Evaluating Web Resources

Information on the Web generally is not carefully evaluated and selected by editors and librarians. Anyone can publish anything on the Web, so you must evaluate Web sources more thoroughly than library resources. Look for information that is: reliable, accurate, current, and objective.

Reliable. Information that comes from a reliable source clearly shows:

  • Who is responsible for page's content
  • Author's qualifications
  • If there is a parent organization, and if so, its background and purpose
  • Who to contact about the information on the site

Answer the following questions:

  • Can you identify the writer or publisher of the information? __Yes __No
  • Do you have reason to be confident in this person or organization? __Yes __No
  • Are you able to contact this person or organization about this content? __Yes __No

If you answered No to any of the above questions, then consider using another source.

Accurate. An accurate source presents information that:

  • Is detailed and comprehensive
  • Is recent, where appropriate
  • Lists sources for presented information
  • Links to reputable outside sources

Answer the following questions:

  • Are there factual errors or information you know is inaccurate (lies, distortions)? __Yes __No
  • Is there dubious data (statistics with no source or explanation of how obtained?) __Yes __No
  • Do you see misspellings or other grammatical errors? __Yes __No

If you answered Yes to any of the above questions, then consider using another source.

Current. A current site is one that is frequently updated and maintained. It shows:

  • The date the page was written or placed on the Web
  • The date the page was last revised

Answer the following questions:

  • Are the dates described above missing? __Yes __No
  • Is there information that you know to be stale or out of date? __Yes __No
  • Does the page link to other pages that are no longer available? __Yes __No

If you answered Yes to any of the above questions, then consider using another source.

Objective. An objective source:

  • Presents information with a minimum of bias (remember, there is always some bias)
  • Is fair, balanced, and reasonable
  • Is without conflict of interest

Answer the following questions:

  • Is the content based on opinion, rather than fact? __Yes __No
  • Is the author misrepresenting facts to manipulate your point of view? __Yes __No
  • Is there advertising that might suggest possible pressure on the authors? __Yes __No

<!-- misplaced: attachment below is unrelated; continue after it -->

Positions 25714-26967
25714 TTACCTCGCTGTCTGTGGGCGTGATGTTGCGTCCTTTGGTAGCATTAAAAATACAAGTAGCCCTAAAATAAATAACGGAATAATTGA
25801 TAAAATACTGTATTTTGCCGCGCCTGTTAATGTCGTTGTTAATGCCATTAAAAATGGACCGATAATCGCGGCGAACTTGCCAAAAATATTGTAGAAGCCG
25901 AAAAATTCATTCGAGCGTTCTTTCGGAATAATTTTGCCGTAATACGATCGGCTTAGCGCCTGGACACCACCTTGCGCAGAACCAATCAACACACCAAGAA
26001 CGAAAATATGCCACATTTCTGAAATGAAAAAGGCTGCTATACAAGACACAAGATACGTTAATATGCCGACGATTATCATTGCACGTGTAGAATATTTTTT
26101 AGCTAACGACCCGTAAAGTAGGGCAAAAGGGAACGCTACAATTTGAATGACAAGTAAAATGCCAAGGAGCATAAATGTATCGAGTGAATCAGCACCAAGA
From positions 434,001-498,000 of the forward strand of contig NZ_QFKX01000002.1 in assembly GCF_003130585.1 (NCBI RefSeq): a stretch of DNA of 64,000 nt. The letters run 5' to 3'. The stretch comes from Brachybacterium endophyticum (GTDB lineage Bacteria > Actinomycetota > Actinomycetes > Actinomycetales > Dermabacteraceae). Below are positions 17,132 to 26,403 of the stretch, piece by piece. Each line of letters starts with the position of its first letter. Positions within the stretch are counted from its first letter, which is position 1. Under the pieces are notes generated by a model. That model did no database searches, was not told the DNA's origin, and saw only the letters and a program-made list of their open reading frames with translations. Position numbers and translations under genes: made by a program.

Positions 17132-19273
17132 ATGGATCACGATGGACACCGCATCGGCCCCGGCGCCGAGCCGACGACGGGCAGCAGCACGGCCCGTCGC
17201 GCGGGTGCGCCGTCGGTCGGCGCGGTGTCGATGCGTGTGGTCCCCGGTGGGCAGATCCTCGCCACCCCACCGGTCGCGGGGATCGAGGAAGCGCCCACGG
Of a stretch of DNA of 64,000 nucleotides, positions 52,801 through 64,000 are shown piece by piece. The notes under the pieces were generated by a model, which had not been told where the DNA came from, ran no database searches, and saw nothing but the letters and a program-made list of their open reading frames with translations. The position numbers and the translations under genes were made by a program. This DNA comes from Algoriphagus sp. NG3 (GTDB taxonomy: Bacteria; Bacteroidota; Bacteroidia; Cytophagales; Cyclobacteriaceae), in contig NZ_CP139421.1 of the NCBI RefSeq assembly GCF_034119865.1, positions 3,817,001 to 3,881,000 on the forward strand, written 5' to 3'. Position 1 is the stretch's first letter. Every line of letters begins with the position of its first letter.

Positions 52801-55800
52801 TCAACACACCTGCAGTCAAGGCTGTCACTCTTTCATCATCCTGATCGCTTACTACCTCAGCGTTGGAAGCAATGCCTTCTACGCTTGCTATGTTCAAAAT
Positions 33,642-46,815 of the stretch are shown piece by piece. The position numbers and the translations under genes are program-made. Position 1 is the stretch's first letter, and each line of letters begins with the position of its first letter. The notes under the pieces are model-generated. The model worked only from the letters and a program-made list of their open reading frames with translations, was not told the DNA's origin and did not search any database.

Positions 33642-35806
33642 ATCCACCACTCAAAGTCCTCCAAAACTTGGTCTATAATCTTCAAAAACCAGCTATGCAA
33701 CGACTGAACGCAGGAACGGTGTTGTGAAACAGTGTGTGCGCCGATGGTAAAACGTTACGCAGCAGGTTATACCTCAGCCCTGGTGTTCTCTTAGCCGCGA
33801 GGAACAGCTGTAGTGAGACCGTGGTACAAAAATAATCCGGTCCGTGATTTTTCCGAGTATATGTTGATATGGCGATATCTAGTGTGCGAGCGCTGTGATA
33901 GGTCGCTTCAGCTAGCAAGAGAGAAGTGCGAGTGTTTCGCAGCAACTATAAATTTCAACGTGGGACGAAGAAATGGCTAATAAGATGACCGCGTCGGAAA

If you answered Yes to any of the above questions, then consider using another source.

Sample Evaluation

Suppose that you are looking for information on how to quit smoking.
Take a look at two sites found through an Internet search engine.

 

Smoking Cessation

Quit Smoking Cigarettes

Reliable

Writer or publisher

National Center For Chronic Disease Prevention and Health Promotion (NCCDPH), Centers for Disease Control and Prevention (CDC).

Dale Pray. No information on site. Search for "Dale Pray" leads to no additional information.

Confidence in source

Respected source of information on health, diseases, and prevention.

We have no way to evaluate Dale Pray's qualifications.

Contact information

Phone number and mailing address on every page.

Email address only.

Accurate

Factual errors

Detailed, comprehensive coverage, with liberal links to trusted sources and resources.

Personal account with no factual support.

Dubious data

Supports all claims with references to sources.

Does not show source for data.

Misspellings, grammatical errors

Clear, error-free language.

Liberal use of slang.

Current

Date of publication/last update

Clearly documents dates of publication and updates.

Unknown.

Stale information

Frequently updated.

Hard to determine due to lack of precise information.

Linked pages not available

All links lead to live pages.

Several links go nowhere or to unexpected location.

Objective

Minimum bias

Site designed to promote quitting smoking. Addresses difficulties as well as possible methods.

Language and stories show strong bias against people who continue to smoke.

Manipulation of facts

Presents facts with no judgement or attempt to manipulate reader.

Emotional language intended to manipulate reader's view.

Conflict of interest

Does not advertise or promote a specific product or method.

Does not advertise or promote specific product.

 
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